The cholesterol test is a quantitative analysis of the cholesterol levels in a sample of the patient’s blood. Total serum cholesterol (TC) is the measurement routinely taken. Doctors sometimes order a complete lipoprotein profile to better evaluate the risk for atherosclerosis (coronary artery disease, or CAD). The full lipoprotein profile also includes measurements of triglyceride levels (a chemical compound that forms 95% of the fats and oils stored in animal or vegetable cells) and lipoproteins (high density and low density). Blood fats also are called “lipids.” It is estimated that more than 200 million cholesterol tests are performed each year in the United States.
The type of cholesterol in the blood is as important as the total quantity. Cholesterol is a fatty substance and cannot be dissolved in water. It must combine with a protein molecule called a lipoprotein in order to be transported in the blood. There are five major types of lipoproteins in the human body; they differ in the amount of cholesterol that they carry in comparison to other fats and fatty acids, and in their functions in the body. Lipoproteins are classified, as follows, according to their density:
* Chylomicrons. These are normally found in the blood only after a person has eaten foods containing fats. They contain about 7% cholesterol. Chylomicrons transport fats and cholesterol from the intestine into the liver, then into the bloodstream. They are metabolized in the process of carrying food energy to muscle and fat cells.
* Very low-density lipoproteins (VLDL). These lipoproteins carry mostly triglycerides, but they also contain 16-22% cholesterol. VLDLs are made in the liver and eventually become IDL particles after they have lost their triglyceride content.
* Intermediate-density lipoproteins (IDL). IDLs are short-lived lipoproteins containing about 30% cholesterol that are converted in the liver to low-density lipoproteins (LDLs).
* Low-density lipoproteins (LDL). LDL molecules carry cholesterol from the liver to other body tissues. They contain about 50% cholesterol. Extra LDLs are absorbed by the liver and their cholesterol is excreted into the bile. LDL particles are involved in the formation of plaques (abnormal deposits of cholesterol) in the walls of the coronary arteries. LDL is known as “bad cholesterol.”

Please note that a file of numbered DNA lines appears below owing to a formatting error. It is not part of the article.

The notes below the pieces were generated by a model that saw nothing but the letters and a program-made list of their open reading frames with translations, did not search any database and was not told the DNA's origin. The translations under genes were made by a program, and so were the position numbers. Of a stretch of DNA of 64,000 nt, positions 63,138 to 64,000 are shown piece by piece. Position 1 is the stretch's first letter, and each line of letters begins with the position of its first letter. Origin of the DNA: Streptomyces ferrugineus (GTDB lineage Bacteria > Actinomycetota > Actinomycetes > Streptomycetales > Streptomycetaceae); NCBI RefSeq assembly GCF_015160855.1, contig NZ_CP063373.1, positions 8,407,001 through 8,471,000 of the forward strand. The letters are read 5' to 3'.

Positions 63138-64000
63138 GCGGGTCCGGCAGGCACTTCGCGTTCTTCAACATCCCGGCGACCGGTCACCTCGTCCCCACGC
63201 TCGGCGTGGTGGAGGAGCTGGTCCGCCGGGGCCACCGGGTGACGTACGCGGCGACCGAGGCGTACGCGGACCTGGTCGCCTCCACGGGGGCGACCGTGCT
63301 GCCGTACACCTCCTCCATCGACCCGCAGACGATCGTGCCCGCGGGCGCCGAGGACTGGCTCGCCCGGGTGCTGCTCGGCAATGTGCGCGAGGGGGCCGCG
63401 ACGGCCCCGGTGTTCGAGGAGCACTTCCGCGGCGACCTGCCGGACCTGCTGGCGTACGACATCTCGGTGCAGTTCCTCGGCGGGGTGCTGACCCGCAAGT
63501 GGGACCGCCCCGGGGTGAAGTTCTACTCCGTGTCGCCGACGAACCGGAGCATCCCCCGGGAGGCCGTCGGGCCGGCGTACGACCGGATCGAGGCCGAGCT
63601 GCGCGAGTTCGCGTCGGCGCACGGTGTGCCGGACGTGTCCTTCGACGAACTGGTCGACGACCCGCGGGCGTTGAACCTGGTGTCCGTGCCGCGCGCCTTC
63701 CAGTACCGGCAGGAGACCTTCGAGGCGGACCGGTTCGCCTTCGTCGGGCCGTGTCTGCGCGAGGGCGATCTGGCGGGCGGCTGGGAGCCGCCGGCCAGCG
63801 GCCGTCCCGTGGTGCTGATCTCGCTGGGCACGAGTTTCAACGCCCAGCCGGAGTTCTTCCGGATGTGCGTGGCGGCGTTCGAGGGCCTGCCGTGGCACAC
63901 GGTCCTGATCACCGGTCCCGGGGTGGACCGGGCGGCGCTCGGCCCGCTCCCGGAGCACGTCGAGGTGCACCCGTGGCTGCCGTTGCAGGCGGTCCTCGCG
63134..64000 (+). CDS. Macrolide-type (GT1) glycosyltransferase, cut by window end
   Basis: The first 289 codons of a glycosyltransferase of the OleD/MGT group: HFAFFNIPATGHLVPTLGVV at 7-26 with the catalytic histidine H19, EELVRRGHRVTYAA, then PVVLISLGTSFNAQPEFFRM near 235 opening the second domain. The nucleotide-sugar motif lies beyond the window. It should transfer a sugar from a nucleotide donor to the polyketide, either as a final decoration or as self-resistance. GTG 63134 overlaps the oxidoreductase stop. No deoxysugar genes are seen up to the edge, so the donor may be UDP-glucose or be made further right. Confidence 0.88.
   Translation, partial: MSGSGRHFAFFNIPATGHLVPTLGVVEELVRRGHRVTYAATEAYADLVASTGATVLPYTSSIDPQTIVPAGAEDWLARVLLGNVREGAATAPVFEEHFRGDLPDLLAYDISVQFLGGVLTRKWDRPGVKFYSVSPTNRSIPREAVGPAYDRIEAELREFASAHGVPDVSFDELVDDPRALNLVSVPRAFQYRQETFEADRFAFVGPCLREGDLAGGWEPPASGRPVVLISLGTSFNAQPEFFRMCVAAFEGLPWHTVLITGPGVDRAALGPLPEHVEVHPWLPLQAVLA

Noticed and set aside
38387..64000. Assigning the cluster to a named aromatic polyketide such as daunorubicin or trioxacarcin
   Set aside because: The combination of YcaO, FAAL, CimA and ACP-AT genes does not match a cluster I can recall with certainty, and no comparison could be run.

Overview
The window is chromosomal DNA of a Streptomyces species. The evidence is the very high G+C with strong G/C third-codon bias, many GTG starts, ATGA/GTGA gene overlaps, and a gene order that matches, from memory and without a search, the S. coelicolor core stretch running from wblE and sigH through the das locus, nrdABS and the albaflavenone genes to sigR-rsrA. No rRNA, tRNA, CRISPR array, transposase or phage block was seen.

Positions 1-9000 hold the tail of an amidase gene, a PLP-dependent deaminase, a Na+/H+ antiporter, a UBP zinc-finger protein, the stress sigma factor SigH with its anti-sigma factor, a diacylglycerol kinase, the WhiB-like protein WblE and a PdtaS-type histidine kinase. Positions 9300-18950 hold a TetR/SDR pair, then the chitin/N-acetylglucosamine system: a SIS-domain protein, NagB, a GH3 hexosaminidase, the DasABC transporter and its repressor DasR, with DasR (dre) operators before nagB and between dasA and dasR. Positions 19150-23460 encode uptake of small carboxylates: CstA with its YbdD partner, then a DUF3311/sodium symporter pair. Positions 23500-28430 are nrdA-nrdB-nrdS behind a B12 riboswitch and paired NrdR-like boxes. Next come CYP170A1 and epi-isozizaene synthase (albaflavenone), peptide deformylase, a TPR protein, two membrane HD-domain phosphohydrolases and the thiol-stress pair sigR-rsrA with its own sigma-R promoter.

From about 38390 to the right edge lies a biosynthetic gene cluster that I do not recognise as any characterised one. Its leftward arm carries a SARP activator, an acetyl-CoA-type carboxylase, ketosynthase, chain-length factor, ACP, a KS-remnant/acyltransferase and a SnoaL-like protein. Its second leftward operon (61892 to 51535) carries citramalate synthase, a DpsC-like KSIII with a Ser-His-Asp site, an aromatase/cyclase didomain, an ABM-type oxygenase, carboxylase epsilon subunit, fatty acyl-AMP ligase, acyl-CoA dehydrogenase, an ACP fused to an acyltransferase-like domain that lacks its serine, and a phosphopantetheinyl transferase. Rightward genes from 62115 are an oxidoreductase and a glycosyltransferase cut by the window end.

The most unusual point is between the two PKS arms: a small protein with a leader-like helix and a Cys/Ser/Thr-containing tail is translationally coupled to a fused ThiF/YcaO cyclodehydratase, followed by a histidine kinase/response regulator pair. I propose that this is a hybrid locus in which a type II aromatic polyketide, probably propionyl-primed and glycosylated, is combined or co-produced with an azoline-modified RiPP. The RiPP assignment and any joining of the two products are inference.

* High-density lipoproteins (HDL). HDL molecules are made in the intestines and the liver. HDLs are about 50% protein and 19% cholesterol. They help to remove cholesterol from artery walls. Lifestyle changes, including exercising, keeping weight within recommended limits, and giving up smoking can increase the body’s levels of HDL cholesterol. HDL is known as “good cholesterol.”
* Lipoprotein subclasses. By identifying levels of multiple subclasses of lipid abnormalities, physicians can do a better job of prescribing lipid-lowering therapies, particularly in high-risk patients such as those with type 2 diabetes.
Because of the difference in density and cholesterol content of lipoproteins, two patients with the same total cholesterol level can have very different lipid profiles and different risk for CAD. The critical factor is the level of HDL cholesterol in the blood serum. Some doctors use the ratio of the total cholesterol level to HDL cholesterol when assessing the patient’s degree of risk. A low TC/HDL ratio is associated with a lower degree of risk.
The purpose of the TC test is to measure the levels of cholesterol in the patient’s blood. The patient’s cholesterol also can be fractionated (separated into different portions) in order to determine the TC/HDL ratio. The results help the doctor assess the patient’s risk for coronary artery disease (CAD). High LDL levels are associated with increased risk of CAD whereas high HDL levels are associated with relatively lower risk.
In addition, the results of the cholesterol test can assist the doctor in evaluating the patient’s metabolism of fat, or in diagnosing inflammation of the pancreas, liver disease, or disorders of the thyroid gland.
The frequency of cholesterol testing depends on the patient’s degree of risk for CAD. People with low cholesterol levels may need to be tested once every five years. People with high levels of blood cholesterol should be tested more frequently, according to their doctor’s advice.
The doctor may recommend a detailed evaluation of the different types of lipids in the patient’s blood. It is ideal to check the HDL and triglycerides as well as the cholesterol and LDL. In addition, the National Cholesterol Education Program (NCEP) suggests further evaluation if the patient has any of the symptoms of CAD or if she or he has two or more of the following risk factors for CAD:
* male sex
* high blood pressure
* low HDL levels
* family history of CAD before age 55
The necessity of widespread cholesterol screening is a topic with varying responses. In 2003, a report demonstrated that measuring the cholesterol of everyone at age 50 years was a simple and efficient way to identify those most at risk for heart disease from among the general population.
The News, 30/11/2008